Just at that moment the sun came up gloriously and revealed so grand a sight to our astonished eyes that for a moment or two we forgot even our thirst.

For there, not more than forty or fifty miles from us, glittering like silver in the early rays of the morning sun, were Sheba's breasts; and stretching away for hundreds of miles on each side of them was the great Suliman Berg. Now that I, sitting here, attempt to describe the extraordinary grandeur and beauty of that sight, language seems to fail me. I am impotent even before its memory. There, straight before us, were two enormous mountains, the like of which are not, I believe, to be seen in Africa, if, indeed, there are any other such in the world, measuring each at least fifteen thousand feet in height, standing not more than a dozen miles apart, connected by a precipitous cliff of rock, and towering up in awful white solemnity straight into the sky. These mountains standing thus, like the pillars of a gigantic gateway, are shaped exactly like a woman's breasts. Their bases swelled gently up from the plain, looking, at that distance, perfectly round and smooth; and on the top of each was a vast round hillock covered with snow, exactly corresponding to the nipple on the female breast. The stretch of cliff which connected them appeared to be some thousand feet in height, and perfectly precipitous, and on each side of them, as far as the eye could reach, extended similar lines of cliff, broken only here and there by flat, table- topped mountains, something like the world famed one at Cape Town; a formation, by the way, very common in Africa.

To describe the grandeur of the whole view is beyond my powers. There was something so inexpressibly solemn and overpowering about those huge volcanoes-for doubtless they are extinct volcanoes - that it fairly took our breath away. For a while the morning lights played upon the snow and the brown and swelling masses beneath, and then, as though to veil the majestic sight from our curious eyes, strange mists and clouds gathered and increased around them, till presently we could only trace their pure and gigantic outline swelling ghostlike through the fleecy envelope. Indeed, as we afterwards discovered, they were normally wrapped in this curious gauzy mist, which doubtless accounted for one not having made them out more clearly before.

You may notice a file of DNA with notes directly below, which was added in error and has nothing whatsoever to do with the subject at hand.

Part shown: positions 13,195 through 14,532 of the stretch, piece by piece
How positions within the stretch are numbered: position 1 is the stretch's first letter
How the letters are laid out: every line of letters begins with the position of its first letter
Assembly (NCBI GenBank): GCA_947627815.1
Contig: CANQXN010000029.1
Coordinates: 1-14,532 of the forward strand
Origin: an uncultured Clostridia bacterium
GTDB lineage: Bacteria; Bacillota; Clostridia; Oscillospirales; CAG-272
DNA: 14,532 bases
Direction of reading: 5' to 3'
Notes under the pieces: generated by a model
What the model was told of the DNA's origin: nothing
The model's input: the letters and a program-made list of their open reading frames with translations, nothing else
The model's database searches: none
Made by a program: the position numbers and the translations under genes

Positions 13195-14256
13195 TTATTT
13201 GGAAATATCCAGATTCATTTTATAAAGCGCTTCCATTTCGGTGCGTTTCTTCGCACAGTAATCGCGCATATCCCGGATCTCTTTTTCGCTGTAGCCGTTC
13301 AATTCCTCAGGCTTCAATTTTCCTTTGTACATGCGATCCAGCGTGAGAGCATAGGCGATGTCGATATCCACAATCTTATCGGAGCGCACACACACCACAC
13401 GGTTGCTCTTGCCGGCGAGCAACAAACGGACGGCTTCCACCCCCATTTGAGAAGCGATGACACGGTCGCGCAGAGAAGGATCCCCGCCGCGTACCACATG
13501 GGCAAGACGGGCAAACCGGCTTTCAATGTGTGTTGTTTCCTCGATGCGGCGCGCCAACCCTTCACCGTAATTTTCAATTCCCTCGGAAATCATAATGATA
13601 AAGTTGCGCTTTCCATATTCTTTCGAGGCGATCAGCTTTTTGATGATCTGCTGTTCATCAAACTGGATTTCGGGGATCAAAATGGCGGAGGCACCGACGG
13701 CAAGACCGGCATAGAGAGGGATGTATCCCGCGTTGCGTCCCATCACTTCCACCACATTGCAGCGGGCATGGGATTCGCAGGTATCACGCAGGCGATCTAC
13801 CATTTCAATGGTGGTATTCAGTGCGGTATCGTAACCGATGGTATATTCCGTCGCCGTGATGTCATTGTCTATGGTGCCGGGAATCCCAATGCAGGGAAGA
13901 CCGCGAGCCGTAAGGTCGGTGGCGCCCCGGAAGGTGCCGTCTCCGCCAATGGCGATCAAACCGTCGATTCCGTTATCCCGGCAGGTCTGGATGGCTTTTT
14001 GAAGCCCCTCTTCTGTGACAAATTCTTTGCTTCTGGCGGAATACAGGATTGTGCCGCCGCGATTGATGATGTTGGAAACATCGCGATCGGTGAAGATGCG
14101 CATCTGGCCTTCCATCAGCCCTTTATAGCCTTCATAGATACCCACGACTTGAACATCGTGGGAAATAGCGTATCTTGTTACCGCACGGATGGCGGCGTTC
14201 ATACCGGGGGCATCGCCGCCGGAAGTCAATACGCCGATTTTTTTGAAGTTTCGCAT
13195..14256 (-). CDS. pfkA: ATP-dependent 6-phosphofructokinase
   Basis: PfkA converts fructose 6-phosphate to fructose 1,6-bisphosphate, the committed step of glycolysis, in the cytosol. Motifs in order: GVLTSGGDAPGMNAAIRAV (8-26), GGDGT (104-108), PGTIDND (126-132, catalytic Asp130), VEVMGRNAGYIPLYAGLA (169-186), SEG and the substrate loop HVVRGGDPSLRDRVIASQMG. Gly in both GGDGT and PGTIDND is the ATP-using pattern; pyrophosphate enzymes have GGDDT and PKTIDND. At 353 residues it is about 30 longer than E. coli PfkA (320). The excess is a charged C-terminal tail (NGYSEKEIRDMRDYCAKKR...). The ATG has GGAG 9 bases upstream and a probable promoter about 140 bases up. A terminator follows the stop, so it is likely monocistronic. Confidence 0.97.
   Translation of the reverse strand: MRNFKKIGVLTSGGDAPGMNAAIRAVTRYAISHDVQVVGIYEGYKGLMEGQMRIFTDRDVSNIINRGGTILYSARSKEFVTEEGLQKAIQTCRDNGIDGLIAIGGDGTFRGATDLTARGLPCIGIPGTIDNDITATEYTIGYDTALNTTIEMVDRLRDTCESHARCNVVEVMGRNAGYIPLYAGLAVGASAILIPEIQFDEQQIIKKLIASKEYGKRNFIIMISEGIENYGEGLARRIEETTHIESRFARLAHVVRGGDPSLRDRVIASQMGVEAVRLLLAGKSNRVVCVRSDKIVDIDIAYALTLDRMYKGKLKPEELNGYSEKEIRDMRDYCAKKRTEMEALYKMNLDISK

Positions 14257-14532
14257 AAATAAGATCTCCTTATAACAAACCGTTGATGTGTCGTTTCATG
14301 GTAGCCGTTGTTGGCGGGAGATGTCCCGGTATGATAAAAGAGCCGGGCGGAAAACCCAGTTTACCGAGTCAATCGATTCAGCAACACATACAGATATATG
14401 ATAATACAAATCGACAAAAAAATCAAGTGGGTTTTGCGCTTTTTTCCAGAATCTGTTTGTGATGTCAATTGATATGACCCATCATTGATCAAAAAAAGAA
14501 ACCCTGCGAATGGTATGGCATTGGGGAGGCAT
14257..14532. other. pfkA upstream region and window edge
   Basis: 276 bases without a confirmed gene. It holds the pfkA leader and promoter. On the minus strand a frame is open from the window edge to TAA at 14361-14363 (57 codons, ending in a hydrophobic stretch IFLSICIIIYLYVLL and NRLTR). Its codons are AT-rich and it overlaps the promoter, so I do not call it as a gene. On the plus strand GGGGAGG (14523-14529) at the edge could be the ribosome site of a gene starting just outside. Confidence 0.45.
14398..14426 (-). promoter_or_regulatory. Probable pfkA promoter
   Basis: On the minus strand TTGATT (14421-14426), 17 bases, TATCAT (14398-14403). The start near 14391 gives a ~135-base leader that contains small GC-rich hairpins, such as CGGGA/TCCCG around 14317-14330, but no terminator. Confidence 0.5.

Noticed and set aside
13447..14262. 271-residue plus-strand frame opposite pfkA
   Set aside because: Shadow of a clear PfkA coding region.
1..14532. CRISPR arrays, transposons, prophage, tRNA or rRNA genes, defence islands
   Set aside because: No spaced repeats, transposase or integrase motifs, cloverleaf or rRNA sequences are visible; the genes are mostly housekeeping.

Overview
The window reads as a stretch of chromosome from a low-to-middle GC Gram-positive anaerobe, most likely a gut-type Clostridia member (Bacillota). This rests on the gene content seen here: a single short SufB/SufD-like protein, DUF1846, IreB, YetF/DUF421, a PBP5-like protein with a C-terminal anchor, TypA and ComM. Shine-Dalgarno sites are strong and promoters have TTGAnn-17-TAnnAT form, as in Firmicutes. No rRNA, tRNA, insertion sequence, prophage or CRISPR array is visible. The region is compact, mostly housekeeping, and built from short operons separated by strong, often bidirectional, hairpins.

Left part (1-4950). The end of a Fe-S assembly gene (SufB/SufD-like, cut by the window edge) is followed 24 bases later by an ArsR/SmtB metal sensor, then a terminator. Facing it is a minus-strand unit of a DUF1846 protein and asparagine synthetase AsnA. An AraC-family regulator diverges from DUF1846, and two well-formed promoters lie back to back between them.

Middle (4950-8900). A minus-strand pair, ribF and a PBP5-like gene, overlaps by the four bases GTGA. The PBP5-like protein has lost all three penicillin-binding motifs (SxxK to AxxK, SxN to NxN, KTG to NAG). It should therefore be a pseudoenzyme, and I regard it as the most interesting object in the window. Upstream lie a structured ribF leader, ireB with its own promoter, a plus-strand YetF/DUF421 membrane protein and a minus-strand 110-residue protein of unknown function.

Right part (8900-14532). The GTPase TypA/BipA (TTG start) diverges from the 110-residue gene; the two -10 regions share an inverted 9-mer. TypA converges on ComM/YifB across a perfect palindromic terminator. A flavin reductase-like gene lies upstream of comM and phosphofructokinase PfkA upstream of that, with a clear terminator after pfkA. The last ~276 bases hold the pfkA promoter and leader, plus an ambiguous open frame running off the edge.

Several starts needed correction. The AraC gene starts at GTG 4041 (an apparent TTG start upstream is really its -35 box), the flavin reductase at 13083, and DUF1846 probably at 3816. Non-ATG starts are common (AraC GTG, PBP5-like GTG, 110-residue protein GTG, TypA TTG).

Scarcely had the mountains vanished into cloud-clad privacy before our thirst - literally a burning question - reasserted itself.

It was all very well for Ventvögel to say he smelled water, but look which way we would we could see no signs of it. So far as the eye could reach there was nothing but arid, sweltering sand and karoo scrub. We walked round the hillock and gazed about anxiously on the other side, but it was the same story, not a drop of water was to be seen; there was no indication of a pan, a pool, or a spring.

"You are a fool," I said, angrily, to Ventvögel; "there is no water."

But still he lifted his ugly snub nose and sniffed.

"I smell it, Baas" (master), he answered; "it is somewhere in the air."

"Yes," I said, "no doubt it is in the clouds, and about two months hence it will fall and wash our bones."

Sir Henry stroked his yellow beard thoughtfully. "Perhaps it is on the top of the hill," he suggested.

"Rot," said Good; "who ever heard of water being found on the top of a hill?"

"Let us go and look," I put in, and hopelessly enough we scrambled up the sandy sides of the hillock, Umbopa leading. Presently he stopped as though he were petrified.

"Nanzia manzie!" (here is water), he cried, with a loud voice.

We rushed up to him, and there, sure enough, in a deep cup or indentation on the very top of the sand- koppie, was an undoubted pool of water. How it came to be in such a strange place we did not stop

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